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You can call him Chris

With Ashton Kutcher suddenly a Hollywood player and tabloid prince, a look at the Iowa town he left behind. Far behind.

August 10, 2003|Dana Kennedy | Special to The Times

Homestead, Iowa — Ashton Kutcher may look like a corn-fed pretty boy but he comes from a place that prides itself on turning out tough guys. And if it weren't for some extraordinary breaks, he might still be Chris Kutcher, hanging out with the farmers and factory workers in this isolated, rural town (population 100) where he grew up.

On the surface, the story of how Chris became Ashton -- rocketing from the cornfields to the catwalks to his current perch in the Hollywood Hills as the town's latest hunk-turned-baby mogul -- sounds like "Green Acres" in reverse.

"Guys around here are supposed to be farmers and badasses," says Ryan Fell, 20, a local bartender who attended the same small high school as Kutcher. "They're not supposed to be models and actors. Chris still takes a lot of a lot of (flak) for that."

His former high school principal agrees. "Modeling is not what our men do," says Tom McDonald, who also is the stepfather of Kutcher's high school sweetheart. "But I guess you make it any way you can. He's one in a million. No one from around here has made it like he has."

Kutcher, 25, the son of two one-time factory workers, switched to his middle name when he became a model. He has just signed a new contract worth a reported $5 million to remain on Fox's "That '70s Show" through 2005. On Oct. 26, he starts a second season as host and co-creator of MTV's hit hidden-camera series "Punk'd" and has four new movies coming up, including "My Boss's Daughter," a romantic comedy with Tara Reid that opens Aug. 22, and a film to be directed by Cameron Crowe called "Elizabethtown." Kutcher also is positioning himself off-camera as a powerhouse producer. His production company, Katalyst, is selling five new TV shows to the networks and developing six new feature films, according to his partner, Jason Goldberg. And the L.A. restaurant Dolce, in which Kutcher is an investor, seems to be thriving.

Kutcher unquestionably has been lucky (he was offered roles in two new TV shows the first day he came to L.A.), but he also by all accounts has a natural acting ability and entrepreneurial streak. Some actors make it big in a TV show, then try to cross over into movies and fizzle out, like Luke Perry from "Beverly Hills, 90210" or James Van Der Beek from "Dawson's Creek." But Kutcher is doing all he can to transcend the flavor-of-the-month curse. His romance with 40-year-old Demi Moore has gotten him the most attention, and he's probably gotten some free career advice from his nouveau Rat Pack pal P. Diddy. But Kutcher's real secret weapon may be his quite calculating sense of how to craft his own image.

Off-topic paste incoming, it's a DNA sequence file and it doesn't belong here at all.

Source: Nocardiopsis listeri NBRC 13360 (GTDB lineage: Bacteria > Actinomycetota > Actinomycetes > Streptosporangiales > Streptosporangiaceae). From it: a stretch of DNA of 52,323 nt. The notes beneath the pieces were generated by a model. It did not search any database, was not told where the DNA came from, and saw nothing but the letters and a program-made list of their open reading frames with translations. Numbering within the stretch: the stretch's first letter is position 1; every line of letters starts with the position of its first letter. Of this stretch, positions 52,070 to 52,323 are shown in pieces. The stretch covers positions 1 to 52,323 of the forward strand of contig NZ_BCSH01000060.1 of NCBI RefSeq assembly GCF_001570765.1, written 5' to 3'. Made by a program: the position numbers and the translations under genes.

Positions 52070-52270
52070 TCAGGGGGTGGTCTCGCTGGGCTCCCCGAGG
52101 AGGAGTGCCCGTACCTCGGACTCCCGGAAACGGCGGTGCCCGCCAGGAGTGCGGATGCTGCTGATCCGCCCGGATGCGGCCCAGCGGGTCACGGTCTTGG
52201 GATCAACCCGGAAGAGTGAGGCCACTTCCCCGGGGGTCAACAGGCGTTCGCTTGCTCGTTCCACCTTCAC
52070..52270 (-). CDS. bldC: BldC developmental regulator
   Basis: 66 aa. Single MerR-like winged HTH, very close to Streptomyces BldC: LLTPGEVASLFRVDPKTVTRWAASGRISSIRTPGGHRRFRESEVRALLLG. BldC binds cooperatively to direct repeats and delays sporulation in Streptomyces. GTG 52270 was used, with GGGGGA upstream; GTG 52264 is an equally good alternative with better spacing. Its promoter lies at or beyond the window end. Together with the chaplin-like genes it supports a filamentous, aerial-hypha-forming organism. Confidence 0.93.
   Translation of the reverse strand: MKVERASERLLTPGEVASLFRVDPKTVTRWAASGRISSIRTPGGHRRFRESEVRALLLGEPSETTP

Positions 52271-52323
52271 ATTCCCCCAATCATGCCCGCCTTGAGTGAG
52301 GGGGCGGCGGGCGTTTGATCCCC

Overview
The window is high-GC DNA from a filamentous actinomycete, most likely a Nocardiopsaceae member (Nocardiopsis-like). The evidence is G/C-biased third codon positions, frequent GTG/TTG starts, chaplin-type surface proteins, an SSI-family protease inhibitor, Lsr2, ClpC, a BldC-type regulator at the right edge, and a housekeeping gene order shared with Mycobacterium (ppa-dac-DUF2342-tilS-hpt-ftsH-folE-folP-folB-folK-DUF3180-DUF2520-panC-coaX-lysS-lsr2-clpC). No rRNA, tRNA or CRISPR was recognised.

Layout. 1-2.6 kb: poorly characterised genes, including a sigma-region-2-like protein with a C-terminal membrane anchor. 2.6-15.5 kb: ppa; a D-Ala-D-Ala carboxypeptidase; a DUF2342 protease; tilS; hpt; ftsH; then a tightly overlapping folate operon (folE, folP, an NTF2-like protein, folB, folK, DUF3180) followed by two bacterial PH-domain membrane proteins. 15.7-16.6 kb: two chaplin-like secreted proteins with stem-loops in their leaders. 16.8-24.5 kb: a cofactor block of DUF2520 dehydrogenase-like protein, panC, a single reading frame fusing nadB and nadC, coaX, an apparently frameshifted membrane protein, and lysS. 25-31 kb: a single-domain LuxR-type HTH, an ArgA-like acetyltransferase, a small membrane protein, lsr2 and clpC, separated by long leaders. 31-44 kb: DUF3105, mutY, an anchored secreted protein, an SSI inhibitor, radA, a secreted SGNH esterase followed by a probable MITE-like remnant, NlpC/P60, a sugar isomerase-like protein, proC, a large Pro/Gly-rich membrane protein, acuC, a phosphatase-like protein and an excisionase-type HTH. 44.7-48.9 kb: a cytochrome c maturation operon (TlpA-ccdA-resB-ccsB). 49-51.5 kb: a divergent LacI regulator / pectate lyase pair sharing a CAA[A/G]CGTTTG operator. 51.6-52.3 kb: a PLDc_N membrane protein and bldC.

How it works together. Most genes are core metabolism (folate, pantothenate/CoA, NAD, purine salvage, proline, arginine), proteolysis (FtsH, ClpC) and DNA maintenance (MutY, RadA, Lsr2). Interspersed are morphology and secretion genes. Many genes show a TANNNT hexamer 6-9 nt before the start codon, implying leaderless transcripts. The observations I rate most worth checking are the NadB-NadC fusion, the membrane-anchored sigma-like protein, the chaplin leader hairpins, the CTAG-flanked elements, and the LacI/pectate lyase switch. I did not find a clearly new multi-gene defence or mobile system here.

"It's easy to get pigeonholed in this town," says partner Goldberg, 32. "But we had a very definite objective. We were on a mission to let the world know who he is. He is more than just charismatic. 'Punk'd' is what really put him over the top. He is the audience; he thinks like those people. But we're very clear on what he will and will not do. We've had a lot of money thrown at us for various projects that we've turned down. This way we've been able to control his career."

Kutcher and his publicists tried to postpone this story because the timing did not suit them; they wanted it to run in January in advance of the February release of "The Butterfly Effect," in which Kutcher is both star and co-executive producer. Though Kutcher was not well known until he began dating Moore this spring, he already is turning down the kind of press most young actors would covet. He did not participate in a coming Details magazine cover story. He also declined to be interviewed for this article.

Inspired by fraternal twin

Some of his old friends and acquaintances, to whom he always will be "Chris," believe the source of some of his drive and determination has been overlooked in the flurry of glossy magazine stories focusing on Kutcher and Moore. They say that Kutcher's relationship with his fraternal twin brother, who has been less fortunate in life, serves as much of his inspiration. "My brother is my hero," he said in a 2001 interview.

Michael Kutcher, born five minutes after Christopher Ashton Kutcher, had mild cerebral palsy at birth and endured numerous health problems and surgical procedures, culminating in a heart transplant when he was 13. He lives in a modest apartment in Cedar Rapids and recently left his job as a head bank teller at a local credit union to work at an insurance company across the street.

"I am very proud of my brother," Michael Kutcher says.

"Mike's more timid and quiet," says Joy Janda Curfman, 26, who attended Clear Creek Amana High School with the Kutcher brothers and was especially close to Michael. "What Chris has, Mike lacks. I think Chris has always had some guilt about that. Chris was always the class clown, he wanted a lot of attention, and he got it. He always acted off the wall and did crazy stuff."

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